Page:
Get Your B's...
Vitamin B12 is vital to clear thinking, but as you age, your body has a harder time extracting it from foods such as milk, meat, and fish.
Smart move: With your doc's okay, take a daily B-complex supplement containing 1,000 micrograms (mcg) of B12, advises Marwan Sabbagh, M.D., author of The Alzheimer's Answer (John Wiley and Sons, 2008). Make sure it has at least 400 mcg of the B vitamin folate, which can improve mental speed. Serious B12 deficiency can be corrected with injections.
...And Your Z's
Low-quality (and -quantity) shuteye can seriously sap mental clarity, says Cornell University sleep expert James Maas, Ph.D. The brain moves memories into long-term storage during deep sleep, he explains. "Anything that disrupts this process can interfere with the ability to retain this information."
Smart move: Stick to one bedtime and keep your bedroom quiet, dark, and cool. Limit caffeine, night-lights, naps, and nightcaps, all of which can zap sleep. If that doesn't do it, ask your doc for a referral to an accredited sleep-disorders center. Fixing a condition such as sleep apnea could clear your mind.
Boosting your activity level can increase brain volume and enhance cognitive function. In an Australian study, people with mild memory impairments performed better on cognitive tests after walking 150 minutes a week for 6 months. Exercise increases the flow of blood to the brain, and it controls insulin and other chemicals linked to cognitive problems, notes John Murphy, M.D., president of the American Geriatric Society.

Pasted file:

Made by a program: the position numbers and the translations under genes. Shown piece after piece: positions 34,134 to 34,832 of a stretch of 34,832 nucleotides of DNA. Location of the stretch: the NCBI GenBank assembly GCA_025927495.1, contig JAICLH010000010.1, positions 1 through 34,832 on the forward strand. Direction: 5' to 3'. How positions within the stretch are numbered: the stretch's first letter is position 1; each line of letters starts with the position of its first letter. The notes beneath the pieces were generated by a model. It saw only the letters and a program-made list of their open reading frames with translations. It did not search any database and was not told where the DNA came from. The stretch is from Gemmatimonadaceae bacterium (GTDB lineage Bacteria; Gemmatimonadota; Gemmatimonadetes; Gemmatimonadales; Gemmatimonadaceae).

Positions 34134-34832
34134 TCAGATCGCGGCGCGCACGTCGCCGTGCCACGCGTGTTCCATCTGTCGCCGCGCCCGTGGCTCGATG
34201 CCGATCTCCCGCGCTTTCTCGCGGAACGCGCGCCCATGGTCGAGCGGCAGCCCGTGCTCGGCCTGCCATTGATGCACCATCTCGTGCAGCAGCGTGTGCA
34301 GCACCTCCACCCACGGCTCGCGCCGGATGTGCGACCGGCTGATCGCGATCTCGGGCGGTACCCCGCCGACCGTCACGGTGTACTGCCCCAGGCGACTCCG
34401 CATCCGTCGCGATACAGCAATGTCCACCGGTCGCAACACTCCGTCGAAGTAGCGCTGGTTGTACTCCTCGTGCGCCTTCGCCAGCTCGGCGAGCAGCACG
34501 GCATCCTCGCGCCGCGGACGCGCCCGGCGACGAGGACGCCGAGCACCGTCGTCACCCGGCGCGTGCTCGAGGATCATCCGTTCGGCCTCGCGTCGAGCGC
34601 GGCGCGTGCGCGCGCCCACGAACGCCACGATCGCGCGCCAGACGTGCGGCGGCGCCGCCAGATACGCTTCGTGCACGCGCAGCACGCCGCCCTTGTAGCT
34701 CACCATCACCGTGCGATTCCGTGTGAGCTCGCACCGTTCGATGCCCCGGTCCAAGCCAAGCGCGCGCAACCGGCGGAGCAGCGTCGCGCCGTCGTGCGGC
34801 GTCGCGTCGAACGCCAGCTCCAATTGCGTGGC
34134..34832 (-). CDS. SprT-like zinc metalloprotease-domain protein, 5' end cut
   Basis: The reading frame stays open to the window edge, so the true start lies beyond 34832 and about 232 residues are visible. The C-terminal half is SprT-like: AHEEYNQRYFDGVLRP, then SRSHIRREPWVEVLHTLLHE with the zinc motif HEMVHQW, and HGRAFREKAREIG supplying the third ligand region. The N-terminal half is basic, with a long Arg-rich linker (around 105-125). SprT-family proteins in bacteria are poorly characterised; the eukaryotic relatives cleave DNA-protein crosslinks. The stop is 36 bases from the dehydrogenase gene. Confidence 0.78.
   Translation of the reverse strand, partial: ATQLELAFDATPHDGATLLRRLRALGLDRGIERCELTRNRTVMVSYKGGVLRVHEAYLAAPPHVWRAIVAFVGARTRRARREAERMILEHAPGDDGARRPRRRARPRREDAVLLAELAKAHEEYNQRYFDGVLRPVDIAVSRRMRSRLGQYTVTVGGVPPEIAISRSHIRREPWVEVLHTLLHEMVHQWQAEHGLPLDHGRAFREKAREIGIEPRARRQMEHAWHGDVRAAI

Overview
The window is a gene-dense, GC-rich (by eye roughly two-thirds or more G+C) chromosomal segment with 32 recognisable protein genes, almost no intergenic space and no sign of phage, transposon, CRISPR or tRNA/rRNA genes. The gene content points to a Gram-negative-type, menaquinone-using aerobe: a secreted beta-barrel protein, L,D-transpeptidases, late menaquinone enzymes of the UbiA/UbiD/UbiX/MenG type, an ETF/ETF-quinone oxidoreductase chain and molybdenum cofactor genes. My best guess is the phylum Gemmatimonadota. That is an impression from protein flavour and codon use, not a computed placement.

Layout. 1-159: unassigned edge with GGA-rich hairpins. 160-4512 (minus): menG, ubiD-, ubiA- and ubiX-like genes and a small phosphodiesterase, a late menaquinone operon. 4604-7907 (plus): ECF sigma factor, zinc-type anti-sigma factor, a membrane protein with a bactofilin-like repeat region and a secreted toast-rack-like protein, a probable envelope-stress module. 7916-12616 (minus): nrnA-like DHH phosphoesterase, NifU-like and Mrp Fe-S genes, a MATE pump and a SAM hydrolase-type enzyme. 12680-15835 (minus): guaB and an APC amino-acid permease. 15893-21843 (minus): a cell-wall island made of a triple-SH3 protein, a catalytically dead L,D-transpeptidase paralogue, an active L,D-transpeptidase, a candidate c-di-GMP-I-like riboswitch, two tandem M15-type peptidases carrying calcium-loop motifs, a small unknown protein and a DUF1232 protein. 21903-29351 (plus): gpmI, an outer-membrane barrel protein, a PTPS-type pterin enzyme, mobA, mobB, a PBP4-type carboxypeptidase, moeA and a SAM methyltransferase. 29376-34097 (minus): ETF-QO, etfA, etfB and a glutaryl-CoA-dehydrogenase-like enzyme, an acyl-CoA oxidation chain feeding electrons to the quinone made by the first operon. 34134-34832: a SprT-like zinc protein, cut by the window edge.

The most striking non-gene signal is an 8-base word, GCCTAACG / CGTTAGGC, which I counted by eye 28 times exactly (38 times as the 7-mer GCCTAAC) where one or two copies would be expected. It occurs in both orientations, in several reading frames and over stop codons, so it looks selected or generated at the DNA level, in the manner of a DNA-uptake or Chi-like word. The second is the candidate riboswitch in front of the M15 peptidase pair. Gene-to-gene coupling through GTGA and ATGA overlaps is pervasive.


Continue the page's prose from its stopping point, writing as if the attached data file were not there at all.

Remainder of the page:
Smart move: "If you exercise even a little, it's better than doing nothing," says Murphy. "The point is to do more than you're doing now."
Mind Your Meds
A variety of medications can cloud your concentration, notes Sabbagh. Tops on his list: a class of drugs called anticholinergics, found in some bladder, allergy, and sleep remedies. Drugs such as sedatives and seizure-control meds can also produce brain fog.
Smart move: If concentration difficulties coincide with a new drug you're taking, alert the physician who prescribed it. And any time you feel your mind or memory failing you, tote your pills to your doctor's office, Sabbagh says. The doc can work with specialists to hunt for a better mix.